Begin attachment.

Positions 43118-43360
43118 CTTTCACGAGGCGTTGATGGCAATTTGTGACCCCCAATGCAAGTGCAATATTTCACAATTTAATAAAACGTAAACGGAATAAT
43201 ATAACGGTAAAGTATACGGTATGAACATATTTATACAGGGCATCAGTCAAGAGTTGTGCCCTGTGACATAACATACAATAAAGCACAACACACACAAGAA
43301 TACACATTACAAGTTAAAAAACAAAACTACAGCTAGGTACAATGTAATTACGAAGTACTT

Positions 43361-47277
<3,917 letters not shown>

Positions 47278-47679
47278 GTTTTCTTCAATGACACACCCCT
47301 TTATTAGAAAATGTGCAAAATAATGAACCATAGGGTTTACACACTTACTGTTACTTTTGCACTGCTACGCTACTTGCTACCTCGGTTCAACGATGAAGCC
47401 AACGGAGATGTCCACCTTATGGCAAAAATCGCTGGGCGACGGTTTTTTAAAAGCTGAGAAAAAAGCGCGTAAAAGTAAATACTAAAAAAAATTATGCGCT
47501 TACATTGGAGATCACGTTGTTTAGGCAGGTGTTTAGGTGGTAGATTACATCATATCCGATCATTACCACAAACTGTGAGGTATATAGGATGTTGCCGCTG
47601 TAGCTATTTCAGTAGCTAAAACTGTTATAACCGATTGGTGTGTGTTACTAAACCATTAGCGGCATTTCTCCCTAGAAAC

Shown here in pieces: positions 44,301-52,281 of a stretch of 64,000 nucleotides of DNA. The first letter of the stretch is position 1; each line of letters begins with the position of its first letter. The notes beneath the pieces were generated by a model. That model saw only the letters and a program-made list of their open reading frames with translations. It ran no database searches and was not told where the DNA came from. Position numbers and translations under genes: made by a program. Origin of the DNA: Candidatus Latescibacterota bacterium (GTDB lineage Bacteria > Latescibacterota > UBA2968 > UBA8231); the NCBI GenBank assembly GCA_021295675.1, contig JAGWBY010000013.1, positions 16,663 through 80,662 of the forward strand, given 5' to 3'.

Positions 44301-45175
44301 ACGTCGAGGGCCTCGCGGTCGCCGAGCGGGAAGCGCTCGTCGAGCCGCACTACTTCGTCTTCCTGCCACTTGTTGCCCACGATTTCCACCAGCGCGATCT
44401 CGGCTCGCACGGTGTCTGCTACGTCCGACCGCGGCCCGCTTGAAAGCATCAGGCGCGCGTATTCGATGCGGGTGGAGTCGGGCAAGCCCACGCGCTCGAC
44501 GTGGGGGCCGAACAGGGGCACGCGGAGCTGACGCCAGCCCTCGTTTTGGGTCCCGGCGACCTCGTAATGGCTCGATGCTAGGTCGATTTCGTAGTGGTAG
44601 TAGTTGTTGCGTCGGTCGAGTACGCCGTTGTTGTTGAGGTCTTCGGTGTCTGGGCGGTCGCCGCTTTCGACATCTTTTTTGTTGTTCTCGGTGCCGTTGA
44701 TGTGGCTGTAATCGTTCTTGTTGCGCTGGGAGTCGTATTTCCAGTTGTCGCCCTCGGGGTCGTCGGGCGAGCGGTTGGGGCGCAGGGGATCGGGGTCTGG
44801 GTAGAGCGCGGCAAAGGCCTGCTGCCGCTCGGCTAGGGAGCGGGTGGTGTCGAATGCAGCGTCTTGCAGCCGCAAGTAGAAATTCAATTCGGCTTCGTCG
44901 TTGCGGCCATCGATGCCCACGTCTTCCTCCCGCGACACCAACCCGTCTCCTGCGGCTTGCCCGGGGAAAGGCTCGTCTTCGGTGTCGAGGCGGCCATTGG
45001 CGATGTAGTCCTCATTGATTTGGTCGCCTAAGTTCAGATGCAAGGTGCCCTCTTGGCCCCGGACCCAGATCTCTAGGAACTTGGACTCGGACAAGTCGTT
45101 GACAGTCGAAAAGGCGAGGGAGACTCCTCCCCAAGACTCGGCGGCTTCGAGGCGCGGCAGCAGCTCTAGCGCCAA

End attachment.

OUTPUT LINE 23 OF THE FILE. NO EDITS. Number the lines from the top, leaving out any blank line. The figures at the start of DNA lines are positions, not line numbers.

45101 GACAGTCGAAAAGGCGAGGGAGACTCCTCCCCAAGACTCGGCGGCTTCGAGGCGCGGCAGCAGCTCTAGCGCCAA